Skip the auto shop - Our mechanics make house calls

How Long Does a Shock Absorber Last?

shock absorber

Your car has a suspension system that provides dampening of shocks and jarring while driving on the road. The suspension also helps improve vehicle handling. There are many different types of suspension systems out there, but the most common by far is a combination of shock absorbers and struts. On older cars, shock absorbers are used on both the front and rear wheels, but modern cars use them primarily on the rear wheels, with strut assemblies on the front.

Both shocks and struts work in a similar way. They use either compressed gas or liquid to help absorb the lateral (up and down) movement of your car caused by bumps, dips, speed bumps, potholes and more. Your shock absorbers are in use any time the car is moving (and even when it’s not). That means they’re subjected to a lot of wear and tear, and they will eventually fail. In fact, they’re considered a normal maintenance item, and they should be replaced relatively regularly. You should also have your shocks and struts inspected at each oil change.

In general, a shock absorber should last at least 50,000 miles before you need to have it replaced. However, the real determining factor is where you drive and how you drive. For instance, if you do a lot of off-road driving, or spend a lot of time on dirt roads, your shocks will wear out much more quickly. If you do primarily highway or interstate driving where the roads are smooth and level, they may last well beyond the 50,000-mile mark.

Once your shocks begin to wear, they’ll fail quickly. What happens is that the end seals begin to wear. Eventually, they will fail. The gas or liquid inside the shock absorber will then leak out. In a liquid-based shock, this can be seen as moisture on the top of the shock absorber or running down the side of the assembly.

Because your car’s shock absorbers have such a dramatic role to play in handling and comfort, it’s important to know the signs that indicate you have a failing or failed shock. These include:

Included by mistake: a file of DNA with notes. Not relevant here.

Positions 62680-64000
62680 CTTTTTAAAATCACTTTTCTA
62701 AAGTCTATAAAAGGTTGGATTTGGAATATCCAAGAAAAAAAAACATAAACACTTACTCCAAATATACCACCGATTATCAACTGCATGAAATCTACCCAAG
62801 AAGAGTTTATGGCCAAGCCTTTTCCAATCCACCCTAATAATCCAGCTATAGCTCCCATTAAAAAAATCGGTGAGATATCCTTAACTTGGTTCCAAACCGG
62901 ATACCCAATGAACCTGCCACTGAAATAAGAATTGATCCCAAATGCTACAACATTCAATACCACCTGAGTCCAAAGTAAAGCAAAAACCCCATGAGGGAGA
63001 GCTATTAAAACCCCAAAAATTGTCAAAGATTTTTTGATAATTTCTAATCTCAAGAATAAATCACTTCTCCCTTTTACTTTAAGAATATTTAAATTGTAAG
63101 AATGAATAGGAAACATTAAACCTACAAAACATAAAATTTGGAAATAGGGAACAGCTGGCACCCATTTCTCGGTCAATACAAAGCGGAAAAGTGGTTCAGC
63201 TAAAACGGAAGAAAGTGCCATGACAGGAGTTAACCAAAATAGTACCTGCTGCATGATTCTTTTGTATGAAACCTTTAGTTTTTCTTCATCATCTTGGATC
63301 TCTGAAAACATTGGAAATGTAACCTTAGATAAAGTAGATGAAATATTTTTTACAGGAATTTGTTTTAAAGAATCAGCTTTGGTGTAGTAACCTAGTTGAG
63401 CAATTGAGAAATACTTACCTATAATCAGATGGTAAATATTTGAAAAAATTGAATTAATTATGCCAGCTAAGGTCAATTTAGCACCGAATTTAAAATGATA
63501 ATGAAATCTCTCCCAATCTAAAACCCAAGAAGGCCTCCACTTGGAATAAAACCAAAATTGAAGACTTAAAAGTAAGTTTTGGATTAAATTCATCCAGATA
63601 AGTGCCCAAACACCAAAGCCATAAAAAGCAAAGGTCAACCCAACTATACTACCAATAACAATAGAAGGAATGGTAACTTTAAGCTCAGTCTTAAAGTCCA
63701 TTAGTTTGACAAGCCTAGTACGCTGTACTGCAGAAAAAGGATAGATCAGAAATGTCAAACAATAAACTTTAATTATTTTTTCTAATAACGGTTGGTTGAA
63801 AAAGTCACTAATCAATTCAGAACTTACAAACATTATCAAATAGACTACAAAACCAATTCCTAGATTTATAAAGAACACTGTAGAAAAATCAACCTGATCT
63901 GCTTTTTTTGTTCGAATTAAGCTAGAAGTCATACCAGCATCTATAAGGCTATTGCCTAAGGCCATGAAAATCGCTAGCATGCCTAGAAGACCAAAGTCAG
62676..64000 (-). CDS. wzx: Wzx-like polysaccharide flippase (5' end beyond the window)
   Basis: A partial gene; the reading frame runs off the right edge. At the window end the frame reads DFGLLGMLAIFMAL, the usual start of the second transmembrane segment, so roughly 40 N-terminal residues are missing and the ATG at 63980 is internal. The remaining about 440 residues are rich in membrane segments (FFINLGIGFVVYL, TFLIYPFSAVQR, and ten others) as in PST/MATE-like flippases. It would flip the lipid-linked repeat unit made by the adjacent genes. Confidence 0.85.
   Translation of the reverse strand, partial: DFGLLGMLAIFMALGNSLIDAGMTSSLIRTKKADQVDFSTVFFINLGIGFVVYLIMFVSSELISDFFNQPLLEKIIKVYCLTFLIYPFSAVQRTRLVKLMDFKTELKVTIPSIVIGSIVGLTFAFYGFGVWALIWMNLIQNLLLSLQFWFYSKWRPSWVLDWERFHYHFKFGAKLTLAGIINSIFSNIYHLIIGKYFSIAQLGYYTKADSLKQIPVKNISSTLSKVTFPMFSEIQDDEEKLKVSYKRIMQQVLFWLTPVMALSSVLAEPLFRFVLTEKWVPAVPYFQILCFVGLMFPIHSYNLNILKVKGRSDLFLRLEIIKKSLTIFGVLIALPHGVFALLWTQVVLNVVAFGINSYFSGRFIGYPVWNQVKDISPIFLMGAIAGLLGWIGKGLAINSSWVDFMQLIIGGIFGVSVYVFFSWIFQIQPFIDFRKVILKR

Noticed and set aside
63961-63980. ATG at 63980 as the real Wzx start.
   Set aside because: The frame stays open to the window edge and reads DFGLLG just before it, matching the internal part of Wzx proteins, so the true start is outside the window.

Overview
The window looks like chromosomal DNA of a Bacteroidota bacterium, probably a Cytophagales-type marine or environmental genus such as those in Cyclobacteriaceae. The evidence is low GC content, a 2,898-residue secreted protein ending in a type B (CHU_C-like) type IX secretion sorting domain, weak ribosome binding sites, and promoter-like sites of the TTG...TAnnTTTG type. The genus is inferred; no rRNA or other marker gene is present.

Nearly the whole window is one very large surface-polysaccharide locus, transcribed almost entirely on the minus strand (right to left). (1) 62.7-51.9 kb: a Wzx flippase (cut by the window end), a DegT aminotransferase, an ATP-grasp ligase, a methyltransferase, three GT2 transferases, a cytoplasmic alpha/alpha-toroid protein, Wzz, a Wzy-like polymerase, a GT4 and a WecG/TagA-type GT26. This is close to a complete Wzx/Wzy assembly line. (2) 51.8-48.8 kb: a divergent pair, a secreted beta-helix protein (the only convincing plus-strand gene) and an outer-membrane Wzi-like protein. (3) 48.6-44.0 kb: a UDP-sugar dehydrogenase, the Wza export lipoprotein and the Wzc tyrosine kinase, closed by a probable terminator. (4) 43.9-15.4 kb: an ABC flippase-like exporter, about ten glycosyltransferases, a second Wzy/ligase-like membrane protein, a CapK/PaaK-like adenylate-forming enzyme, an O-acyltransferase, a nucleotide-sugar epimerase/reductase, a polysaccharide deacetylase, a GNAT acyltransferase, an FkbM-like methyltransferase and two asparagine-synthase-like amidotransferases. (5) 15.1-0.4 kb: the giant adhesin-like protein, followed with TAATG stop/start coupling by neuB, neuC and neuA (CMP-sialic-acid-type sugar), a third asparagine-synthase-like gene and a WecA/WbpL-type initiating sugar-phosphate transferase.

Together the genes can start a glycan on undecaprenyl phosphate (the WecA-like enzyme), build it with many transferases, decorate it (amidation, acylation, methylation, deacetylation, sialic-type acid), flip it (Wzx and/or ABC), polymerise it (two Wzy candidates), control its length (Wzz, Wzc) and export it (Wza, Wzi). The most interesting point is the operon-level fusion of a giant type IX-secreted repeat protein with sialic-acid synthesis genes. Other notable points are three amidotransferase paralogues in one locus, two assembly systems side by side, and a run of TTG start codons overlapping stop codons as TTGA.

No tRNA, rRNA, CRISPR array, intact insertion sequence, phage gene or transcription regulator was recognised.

• Knocking or bumping from the rear suspension

  • Vehicle does not sit level

  • Feeling that the rear end is “loose” while going around turns

  • The rear end bounces more than it should

  • Jarring ride over rougher roads

  • Even small bumps are very noticeable

If you think your shocks are in need of attention, YourMechanic can help. One of our mobile mechanics will come to your location, inspect each shock absorber and replace them if needed.

The statements expressed above are only for informational purposes and should be independently verified. Please see our terms of service for more details
Icon-warranty_badge-02

Skip the repair shop, our top-rated mechanics come to you.

At your home or office

Choose from 600+ repair, maintenance & diagnostic services. Our top-rated mechanics bring all parts & tools to your location.

Fair & transparent pricing

See labor & parts costs upfront, so you can book with confidence.

12-month, 12,000-mile warranty

Our services are backed by a 12-month, 12,000-mile warranty for your peace of mind.

Get A Quote

Need Help With Your Car?

Our certified mobile mechanics make house calls in over 2,000 U.S. cities. Fast, free online quotes for your car repair.

GET A QUOTE

More related articles

How to Buy Fuel Treatments
Adding a fuel additive to your gas tank when you fill up is one way to clean vital engine parts of deposits, improve the performance of your engine,...
How to Get a Louisiana Driver's Permit
s licensing program. The first step in this program is to obtain...
How to Avoid Back Pain in a Car
If you have back problems, sitting in a car for an extended period of time can be excruciating. Even without back problems, you could experience discomfort and soreness from...


Related questions

Q: Shock Absorbers with variable adjustment suspension. 2001 Lexus ES300

This is possible, however, I would definitely not recommend doing this since the electronic suspension is part of the vehicle ride control. If this is not properly hooked up and maintained, there is a good chance you will likely run...

Q: I'm changing my AE92 OEM Corolla shocks to a KYB Excel-G model. Do I keep the same coil springs?

For most people replacing their springs along with the struts is an issue of budget. Since you are already upgrading the shock portion of the strut, you will also see an improvement with new springs. I definitely suggest replacing the...

Q: 2004 Ford Explorer unstable at 65-80 mph

First thing you'd want to do is change the shocks and struts on it. When they are worn, and the wind blows, it's going to go to go all over the place. It's going to start moving too far to...